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Transcatheter closure of atrial septal defect in adults - time-course of atrial and ventricular remodeling and effects on exercise capacity

Session Poster session 1

Speaker Marcus Carlsson

Congress : EuroCMR 2019

  • Topic : imaging
  • Sub-topic : Cardiac Magnetic Resonance: Dimensions, Volumes and Mass
  • Session type : Poster Session
  • FP Number : P144

Authors : SS Stephensen (Lund,SE), E Ostenfeld (Lund,SE), S Steding-Ehrenborg (Lund,SE), S Kutty (Baltimore,US), H Arheden (Lund,SE), U Thilen (Lund,SE), M Carlsson (Lund,SE)

Authors:
SS Stephensen1 , E Ostenfeld1 , S Steding-Ehrenborg1 , S Kutty2 , H Arheden1 , U Thilen3 , M Carlsson1 , 1Lund University, Clinical Physiology - Lund - Sweden , 2Johns Hopkins University of Baltimore - Baltimore - United States of America , 3Lund University, Cardiology - Lund - Sweden ,

Citation:
European Heart Journal - Cardiovascular Imaging ( 2019 ) 20 ( Supplement 2 ), ii90

Objectives: To investigate the time course of ventricular remodeling following atrial septal defect (ASD) closure and examine if pulmonary-to-systemic flow ratio (QP/QS) and right ventricular (RV) volume are predictive of improvement after treatment, determined as percentage of predicted peak oxygen uptake (VO2 %).

Background: Long-term cardiovascular magnetic resonance (CMR) data on atrial and ventricular remodeling after ASD-closure is unavailable and the effects of treatment on exercise capacity is debated.

Methods: Thirty two subjects including 16 patients undergoing transcutaneous ASD closure and 16 age and sex-matched controls were prospectively studied.  CMR was performed before treatment, the day after, 3 months and 12 months after treatment. Exercise test with gas analysis was performed before and 12 months after treatment.

Results: The shunt (QP/QS) decreased from 2.1±0.5 before intervention to 1.4±0.3 at day 1 after ASD-closure and 1.1±0.1 at 3 and 12 months. Left ventricular (LV) volumes increased and normalized day 1 whereas left atrial volumes did not change over time. RV and right atrial volumes decreased the first 3 months and RV end systolic volume decreased further at 12 months. LV and RV volumes had not equalized at 12 months follow up (RV/LV ratio 1.2±0.1, P<0.01 vs. 1.07±0.13 in controls) and RV ejection fraction remained decreased compared to controls. Improvement of VO2% after ASD closure (P<0.01) was inversely related to QP/QS at rest (r=-0.56, P<0.05) but not related to RV end-diastolic volume at rest (P=0.16).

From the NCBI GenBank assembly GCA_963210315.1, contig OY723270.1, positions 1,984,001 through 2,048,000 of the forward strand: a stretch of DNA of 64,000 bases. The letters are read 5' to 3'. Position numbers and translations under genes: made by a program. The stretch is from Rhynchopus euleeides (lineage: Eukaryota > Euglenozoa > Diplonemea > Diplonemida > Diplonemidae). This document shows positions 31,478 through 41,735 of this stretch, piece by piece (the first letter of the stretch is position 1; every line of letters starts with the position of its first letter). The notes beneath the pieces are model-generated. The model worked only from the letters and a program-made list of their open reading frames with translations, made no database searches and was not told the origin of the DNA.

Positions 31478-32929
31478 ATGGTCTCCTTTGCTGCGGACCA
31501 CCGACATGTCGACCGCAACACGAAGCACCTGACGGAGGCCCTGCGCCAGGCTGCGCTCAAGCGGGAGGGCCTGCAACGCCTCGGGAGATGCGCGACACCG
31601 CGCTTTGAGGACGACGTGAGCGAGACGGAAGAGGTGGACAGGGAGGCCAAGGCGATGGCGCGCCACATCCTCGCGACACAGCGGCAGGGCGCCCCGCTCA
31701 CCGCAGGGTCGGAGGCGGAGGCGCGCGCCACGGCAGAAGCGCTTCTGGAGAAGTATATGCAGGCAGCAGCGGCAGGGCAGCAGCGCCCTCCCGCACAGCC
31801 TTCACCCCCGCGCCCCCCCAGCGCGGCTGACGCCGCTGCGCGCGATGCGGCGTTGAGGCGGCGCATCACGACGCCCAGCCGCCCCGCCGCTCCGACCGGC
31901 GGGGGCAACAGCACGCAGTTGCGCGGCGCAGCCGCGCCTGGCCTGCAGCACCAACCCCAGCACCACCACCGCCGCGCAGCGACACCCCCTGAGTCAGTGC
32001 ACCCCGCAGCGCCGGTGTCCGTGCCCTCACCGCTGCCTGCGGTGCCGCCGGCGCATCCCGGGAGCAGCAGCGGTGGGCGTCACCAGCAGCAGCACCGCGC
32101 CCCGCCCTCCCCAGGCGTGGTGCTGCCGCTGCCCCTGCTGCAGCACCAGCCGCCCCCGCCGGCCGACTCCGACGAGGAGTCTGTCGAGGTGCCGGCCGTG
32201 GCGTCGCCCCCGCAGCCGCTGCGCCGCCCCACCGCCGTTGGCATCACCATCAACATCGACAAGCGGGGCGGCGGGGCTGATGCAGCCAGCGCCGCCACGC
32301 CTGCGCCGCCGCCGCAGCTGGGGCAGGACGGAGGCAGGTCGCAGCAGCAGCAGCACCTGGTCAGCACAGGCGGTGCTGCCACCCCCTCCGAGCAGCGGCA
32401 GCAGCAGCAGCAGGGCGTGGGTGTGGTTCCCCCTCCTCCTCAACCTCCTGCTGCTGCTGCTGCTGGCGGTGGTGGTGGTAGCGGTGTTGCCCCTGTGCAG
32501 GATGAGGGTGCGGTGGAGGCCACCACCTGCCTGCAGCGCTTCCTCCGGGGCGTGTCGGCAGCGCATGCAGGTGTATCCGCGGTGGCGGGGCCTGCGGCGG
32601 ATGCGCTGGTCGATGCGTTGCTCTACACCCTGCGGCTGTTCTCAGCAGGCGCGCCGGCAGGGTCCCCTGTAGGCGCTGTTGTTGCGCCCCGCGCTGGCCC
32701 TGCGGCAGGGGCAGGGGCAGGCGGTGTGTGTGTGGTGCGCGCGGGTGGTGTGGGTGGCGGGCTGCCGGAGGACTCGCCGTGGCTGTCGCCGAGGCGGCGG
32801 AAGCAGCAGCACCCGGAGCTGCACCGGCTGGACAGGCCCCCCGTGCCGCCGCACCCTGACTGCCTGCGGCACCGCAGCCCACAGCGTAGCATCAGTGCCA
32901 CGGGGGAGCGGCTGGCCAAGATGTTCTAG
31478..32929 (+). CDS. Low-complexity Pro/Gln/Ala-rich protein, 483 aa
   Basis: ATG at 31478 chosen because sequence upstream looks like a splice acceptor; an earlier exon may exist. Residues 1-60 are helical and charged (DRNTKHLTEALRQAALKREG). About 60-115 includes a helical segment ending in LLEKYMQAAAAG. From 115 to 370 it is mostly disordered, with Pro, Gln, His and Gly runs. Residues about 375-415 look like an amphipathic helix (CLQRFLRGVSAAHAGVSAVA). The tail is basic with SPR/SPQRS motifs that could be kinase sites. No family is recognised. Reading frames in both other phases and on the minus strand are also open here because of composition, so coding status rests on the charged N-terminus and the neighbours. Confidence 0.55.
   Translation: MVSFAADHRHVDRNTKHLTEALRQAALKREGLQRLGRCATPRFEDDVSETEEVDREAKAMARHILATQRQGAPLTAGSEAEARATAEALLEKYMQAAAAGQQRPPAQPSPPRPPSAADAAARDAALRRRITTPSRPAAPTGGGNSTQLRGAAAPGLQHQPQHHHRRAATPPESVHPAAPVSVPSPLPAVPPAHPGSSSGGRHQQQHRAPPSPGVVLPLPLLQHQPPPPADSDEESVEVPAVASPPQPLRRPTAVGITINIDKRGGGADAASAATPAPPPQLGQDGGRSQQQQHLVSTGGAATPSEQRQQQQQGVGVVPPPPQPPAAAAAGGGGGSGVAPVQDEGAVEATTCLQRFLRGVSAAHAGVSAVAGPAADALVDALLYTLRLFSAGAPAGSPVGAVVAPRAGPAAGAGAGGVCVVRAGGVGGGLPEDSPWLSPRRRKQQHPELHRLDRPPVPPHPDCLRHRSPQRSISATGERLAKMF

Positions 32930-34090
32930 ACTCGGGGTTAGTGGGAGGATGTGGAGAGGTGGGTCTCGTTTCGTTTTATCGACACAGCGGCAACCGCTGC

Conclusion: Following transcatheter ASD closure, LV adaptation is rapid, and RV reverse remodeling is prolonged in adult patients, with mildly decreased global RV function persisting at 12 months. Patients with smaller shunts had larger improvement in predicted exercise capacity suggesting that even patients with defects of borderline hemodynamic significance might benefit from closure. We speculate this may be due to impaired LV diastolic function influencing the shunt size and the potential for improved exercise capacity following ASD closure.

Figure 1. Ventricular and atrial remodeling over 1 year after transcatheter closure of atrial septal defects (ASD) compared to controls. All volumes are indexed (i) to body surface area.  Left ventricular (LV) end diastolic volume (EDVi) increased the day after ASD-closure. Right ventricular (RV) EDVi and right atrial maximum volume (RAVi) decreased the day after and further decreased 3 months (3mo) after closure but RV EDVi was still larger compared to LV EDVi at 12 months (12mo) (p<0.01). Left atrial maximum volume (LAVi) did not change after closure. ** p<0.01 pre vs. post ASD-closure, † P<0.05 post vs. 3 mo, ††† p<0.001 post vs 3 mo.



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